Friday, May 13, 2011

Throwing Stones Across a Pond

A quick touch-in to say I haven't left the blogosphere. I've just left Maine, for a week! The past week I've been rummaging through another era's flotsam. Doing archaeological excavation at Vindolanda, a Roman fort set just behind Hadrian's Wall in northern England. It's a brilliant place where, across 300+ years, a succession of forts was built one on top of the other. The result is that, today, in some places the archaeology goes down 18-20 feet!

Because of the burial of earlier forts, much "stuff" is preserved in anaerobic conditions. Without oxygen, nothing rots. (The same is true at modern landfills.) So Vindolanda has been a treasure trove of the kinds of wooden, leather, cloth, hair, bone, and uncorroded metal artifacts that just don't survive anywhere else. It's a brilliant site. (Check out the Vindolanda writing tablets and prepare to have your socks knocked off.)

But what's fascinating about Vindolanda is that it all comes back to trash. Most of what is brought up today was just Roman trash back in AD 100-400 or so. A delicate hair moss wig that had gotten threadbare and was left behind when one garrison shipped out. Half of a wooden bread-oven spatula that broke in use, and was tossed into a ditch when nobody was looking. A worn-out sandal tossed into another ditch by a lazy soldier.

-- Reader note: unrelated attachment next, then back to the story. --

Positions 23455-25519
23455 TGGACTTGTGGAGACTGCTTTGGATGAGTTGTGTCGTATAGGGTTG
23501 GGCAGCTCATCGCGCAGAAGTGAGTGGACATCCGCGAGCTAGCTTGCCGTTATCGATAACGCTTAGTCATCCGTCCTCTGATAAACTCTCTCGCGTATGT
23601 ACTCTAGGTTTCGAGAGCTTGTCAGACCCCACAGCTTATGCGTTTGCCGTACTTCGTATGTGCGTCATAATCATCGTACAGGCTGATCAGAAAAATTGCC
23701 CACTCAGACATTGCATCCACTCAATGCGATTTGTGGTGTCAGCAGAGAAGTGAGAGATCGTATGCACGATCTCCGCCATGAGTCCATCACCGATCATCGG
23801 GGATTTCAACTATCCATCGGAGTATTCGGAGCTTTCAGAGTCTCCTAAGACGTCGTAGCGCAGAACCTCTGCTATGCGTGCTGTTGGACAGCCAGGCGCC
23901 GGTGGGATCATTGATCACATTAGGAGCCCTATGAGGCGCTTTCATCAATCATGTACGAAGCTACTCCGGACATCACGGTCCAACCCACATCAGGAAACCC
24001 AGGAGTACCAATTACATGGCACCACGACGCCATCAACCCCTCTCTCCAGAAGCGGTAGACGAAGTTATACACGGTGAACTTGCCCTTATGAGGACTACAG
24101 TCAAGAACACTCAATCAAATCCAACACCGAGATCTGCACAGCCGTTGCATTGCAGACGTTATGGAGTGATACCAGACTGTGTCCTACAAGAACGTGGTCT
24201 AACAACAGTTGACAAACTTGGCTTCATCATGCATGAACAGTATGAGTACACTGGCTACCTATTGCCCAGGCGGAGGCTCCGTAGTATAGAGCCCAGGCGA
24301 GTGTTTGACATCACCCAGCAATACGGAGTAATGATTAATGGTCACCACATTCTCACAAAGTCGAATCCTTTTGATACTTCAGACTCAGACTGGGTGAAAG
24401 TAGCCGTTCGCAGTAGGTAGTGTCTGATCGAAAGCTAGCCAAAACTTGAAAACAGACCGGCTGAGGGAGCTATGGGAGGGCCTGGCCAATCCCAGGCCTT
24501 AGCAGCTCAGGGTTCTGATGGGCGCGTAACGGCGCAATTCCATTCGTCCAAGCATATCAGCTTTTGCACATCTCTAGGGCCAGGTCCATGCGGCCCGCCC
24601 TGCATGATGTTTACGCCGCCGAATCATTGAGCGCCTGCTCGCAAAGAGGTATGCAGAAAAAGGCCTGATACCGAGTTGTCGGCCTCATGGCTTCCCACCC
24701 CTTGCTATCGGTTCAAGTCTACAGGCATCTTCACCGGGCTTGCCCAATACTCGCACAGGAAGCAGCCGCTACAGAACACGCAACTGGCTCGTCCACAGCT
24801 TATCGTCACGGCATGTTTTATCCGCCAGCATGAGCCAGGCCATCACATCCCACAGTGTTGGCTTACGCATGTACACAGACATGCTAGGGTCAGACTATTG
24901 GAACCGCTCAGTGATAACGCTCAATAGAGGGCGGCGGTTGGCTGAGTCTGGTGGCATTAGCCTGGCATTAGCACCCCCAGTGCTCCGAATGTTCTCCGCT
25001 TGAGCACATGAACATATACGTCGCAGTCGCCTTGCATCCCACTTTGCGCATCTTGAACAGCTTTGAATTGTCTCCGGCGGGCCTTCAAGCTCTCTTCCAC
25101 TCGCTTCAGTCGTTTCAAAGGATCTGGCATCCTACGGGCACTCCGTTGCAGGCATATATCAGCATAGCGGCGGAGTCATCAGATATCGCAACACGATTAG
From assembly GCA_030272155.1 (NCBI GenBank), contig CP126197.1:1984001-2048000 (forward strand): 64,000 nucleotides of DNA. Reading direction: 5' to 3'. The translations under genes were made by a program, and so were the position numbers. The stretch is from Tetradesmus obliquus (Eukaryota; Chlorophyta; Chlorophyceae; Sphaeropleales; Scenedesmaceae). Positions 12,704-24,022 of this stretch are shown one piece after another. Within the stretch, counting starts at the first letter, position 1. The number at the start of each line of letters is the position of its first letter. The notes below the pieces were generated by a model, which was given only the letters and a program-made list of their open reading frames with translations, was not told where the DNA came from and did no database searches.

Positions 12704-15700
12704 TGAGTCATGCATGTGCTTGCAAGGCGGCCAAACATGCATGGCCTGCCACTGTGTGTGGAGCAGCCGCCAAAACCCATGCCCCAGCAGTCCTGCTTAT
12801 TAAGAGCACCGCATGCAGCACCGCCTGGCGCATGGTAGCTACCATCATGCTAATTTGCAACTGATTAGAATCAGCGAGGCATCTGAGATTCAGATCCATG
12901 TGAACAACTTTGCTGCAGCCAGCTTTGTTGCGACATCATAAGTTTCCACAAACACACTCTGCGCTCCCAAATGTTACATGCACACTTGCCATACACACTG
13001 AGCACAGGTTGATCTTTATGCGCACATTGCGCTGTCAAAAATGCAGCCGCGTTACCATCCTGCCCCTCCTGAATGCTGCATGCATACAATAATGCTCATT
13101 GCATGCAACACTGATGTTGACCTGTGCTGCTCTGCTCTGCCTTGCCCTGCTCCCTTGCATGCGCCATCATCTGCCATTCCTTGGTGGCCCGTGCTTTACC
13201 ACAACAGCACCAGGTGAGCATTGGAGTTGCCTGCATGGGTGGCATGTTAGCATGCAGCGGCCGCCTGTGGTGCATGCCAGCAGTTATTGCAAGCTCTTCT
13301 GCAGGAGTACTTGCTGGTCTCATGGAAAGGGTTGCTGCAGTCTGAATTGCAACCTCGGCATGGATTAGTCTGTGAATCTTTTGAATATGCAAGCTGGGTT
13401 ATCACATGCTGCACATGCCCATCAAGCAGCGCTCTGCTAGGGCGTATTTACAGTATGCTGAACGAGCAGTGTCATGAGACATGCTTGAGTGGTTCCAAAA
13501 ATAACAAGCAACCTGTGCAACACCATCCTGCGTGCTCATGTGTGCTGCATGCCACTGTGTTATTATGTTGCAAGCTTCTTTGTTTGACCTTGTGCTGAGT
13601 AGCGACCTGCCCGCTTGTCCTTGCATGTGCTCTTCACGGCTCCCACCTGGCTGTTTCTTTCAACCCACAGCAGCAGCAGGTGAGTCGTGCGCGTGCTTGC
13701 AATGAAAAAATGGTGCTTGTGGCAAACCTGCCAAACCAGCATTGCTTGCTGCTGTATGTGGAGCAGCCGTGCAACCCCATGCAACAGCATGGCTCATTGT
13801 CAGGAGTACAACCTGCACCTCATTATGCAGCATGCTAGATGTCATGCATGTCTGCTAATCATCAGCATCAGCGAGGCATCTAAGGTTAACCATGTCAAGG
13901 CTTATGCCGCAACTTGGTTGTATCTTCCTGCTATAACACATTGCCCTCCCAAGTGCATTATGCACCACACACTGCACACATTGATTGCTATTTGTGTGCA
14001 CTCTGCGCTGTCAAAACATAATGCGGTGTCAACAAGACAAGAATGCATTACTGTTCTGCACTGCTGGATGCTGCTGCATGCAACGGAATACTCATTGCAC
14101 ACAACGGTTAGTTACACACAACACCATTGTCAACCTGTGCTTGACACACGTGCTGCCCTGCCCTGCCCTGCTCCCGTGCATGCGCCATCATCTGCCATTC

Hobnailed sole of a Roman leather sandal
I dug up in summer 2005
On and on. Thousands of such items have been uncovered at Vindolanda so far. Litter is not a new thing.

Trash from the ancient world helps us tell something of the lives of forgotten societies. It's a gold mine. And it's a gold mine precisely because it is so rare. If the world was awash in Vindolandas, where most of their garbage didn't rot, didn't break down, didn't go away -- well, that wouldn't be very special. In fact, that would be today.
Plastic bag caught in a tree.
Vindolanda, May 11, 2011
By the way, the whole Tynedale region of Northumberland is bursting with history & natural beauty. Small villages, vast open rolling fields, industrial heritage, what-have-you. An amazing place to spend a week. Or as much time as you can. I'll be back again, looking for more ancient trash, some day.
Field of oilseed rape, Haydon Bridge, May 7, 2011
Caught ray of sunlight, un-Photoshopped

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